It seems like they would both expect that, while they may be able to influence you, that insofar as the influence would effect the expected value of number of paperclips, it would be canceled out by the other's influence (assuming that the ability to influence # paperclips via changing your prediction of B, is symmetric, which, I guess it might not be..).

I suppose this would be a reason why P would want its thought processes to be inscrutable to those simulating it, so that the simulators are unable to construct P' .


As a variation on #4, if P is running on a computer in a physics simulation in T, then almost certainly a direct emulation of that computer running P would run faster than T does, and therefore whatever model of B that P has, can be computed faster than T can be. What if, upon discovering this fact about T, we restrict the search among Turing machines to only include machines that run faster than T?

This would include emulations of P, and would therefore include emulations of P's model of B (which would probably be even faster than emulating P?), but I imagine that a description of an emulation of P without the physics simulation and such would have a longer description than a description of just P's model of B. But maybe it wouldn't.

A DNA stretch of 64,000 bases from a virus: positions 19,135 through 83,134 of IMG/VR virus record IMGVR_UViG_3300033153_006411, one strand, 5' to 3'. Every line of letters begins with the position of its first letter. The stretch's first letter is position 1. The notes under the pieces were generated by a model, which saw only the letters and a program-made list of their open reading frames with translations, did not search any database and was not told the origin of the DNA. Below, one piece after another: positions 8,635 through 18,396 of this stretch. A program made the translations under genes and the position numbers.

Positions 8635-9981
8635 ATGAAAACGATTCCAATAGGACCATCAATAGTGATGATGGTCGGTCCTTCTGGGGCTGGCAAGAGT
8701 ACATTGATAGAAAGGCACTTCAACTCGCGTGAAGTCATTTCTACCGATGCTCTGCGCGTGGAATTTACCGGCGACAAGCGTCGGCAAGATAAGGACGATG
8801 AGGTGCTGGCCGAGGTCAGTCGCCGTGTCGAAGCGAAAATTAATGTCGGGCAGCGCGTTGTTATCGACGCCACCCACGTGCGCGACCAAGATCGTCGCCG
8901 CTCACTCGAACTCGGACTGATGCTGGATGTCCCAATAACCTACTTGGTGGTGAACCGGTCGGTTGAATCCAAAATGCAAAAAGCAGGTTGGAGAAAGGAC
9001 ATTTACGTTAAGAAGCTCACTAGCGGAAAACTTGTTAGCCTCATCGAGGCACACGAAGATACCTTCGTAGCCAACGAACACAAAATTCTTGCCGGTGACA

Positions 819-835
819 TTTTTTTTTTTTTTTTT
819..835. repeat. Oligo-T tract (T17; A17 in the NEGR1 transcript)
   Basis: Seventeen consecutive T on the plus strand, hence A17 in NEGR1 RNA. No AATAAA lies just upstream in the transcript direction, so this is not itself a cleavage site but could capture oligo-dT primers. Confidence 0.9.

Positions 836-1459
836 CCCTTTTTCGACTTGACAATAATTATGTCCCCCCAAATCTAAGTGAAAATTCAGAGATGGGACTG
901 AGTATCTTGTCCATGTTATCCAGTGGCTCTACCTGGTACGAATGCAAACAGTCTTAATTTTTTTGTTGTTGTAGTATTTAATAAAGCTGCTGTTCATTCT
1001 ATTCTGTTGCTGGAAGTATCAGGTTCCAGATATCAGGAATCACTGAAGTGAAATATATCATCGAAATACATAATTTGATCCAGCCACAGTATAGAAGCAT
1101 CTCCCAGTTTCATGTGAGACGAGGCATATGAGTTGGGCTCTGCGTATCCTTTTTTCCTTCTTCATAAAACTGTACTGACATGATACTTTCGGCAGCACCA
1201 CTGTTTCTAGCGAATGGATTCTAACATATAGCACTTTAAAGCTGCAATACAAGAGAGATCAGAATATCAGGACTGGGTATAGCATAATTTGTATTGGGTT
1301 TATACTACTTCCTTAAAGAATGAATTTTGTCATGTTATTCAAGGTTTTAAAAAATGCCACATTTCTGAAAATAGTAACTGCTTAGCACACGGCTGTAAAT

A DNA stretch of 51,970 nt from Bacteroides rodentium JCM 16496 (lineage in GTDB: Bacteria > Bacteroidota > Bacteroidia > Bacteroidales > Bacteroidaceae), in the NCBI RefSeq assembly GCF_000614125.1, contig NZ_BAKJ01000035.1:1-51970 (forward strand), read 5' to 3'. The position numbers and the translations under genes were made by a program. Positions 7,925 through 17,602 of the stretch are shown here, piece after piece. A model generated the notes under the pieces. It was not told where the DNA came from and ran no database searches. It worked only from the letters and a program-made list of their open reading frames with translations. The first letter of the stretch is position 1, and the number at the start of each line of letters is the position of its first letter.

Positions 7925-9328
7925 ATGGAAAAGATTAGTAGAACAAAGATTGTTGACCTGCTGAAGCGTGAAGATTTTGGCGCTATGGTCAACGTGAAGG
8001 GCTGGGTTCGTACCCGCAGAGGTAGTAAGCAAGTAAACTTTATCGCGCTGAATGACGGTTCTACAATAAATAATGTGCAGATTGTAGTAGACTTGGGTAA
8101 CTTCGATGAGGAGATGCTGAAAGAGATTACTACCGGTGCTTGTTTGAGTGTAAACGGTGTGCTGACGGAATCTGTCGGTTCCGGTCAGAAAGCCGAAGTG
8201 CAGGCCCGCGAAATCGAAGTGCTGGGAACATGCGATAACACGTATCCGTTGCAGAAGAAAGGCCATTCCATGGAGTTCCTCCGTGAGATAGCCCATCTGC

Thanks for a thoughtful comment.

On the other hand, maybe this could still be dangerous, if P and P' have shared instrumental goals with regards to your predictions for B?

Assuming that P and P' are perfectly antialigned, they won't cooperate. However they need to be really antialigned for this to work. If there is some obscure borderline that P thinks is a paperclip, and P' thinks isn't, they can work together to tile the universe with it.

I don't think it would bed that easy to change evolution into a reproductive fitness minimiser, or to negate a humans values.

If P and P' are antialigned, then in the scenario where you only listen to them if they agree, then for any particular prediction, at least one of them will consider disagreeing better than that. The game theory is a little complicated, but they aren't being incentivised to report their predictions.

Actually, A has to be able to manage, not only correct and competent adversaries, but deluded and half mad ones too.

I think P would find it hard to be inscrutable. It is impossible to obfuscate arbitrary code.

I agree with your final point. Though for any particular string X, the fastest turing machine to produce it is the one that is basically print(X) . This is why we use short TM's not just fast ones.

Typo? " A is aware that getting caught out making wrong predictions will lower its standing as a good hypothesis with A. "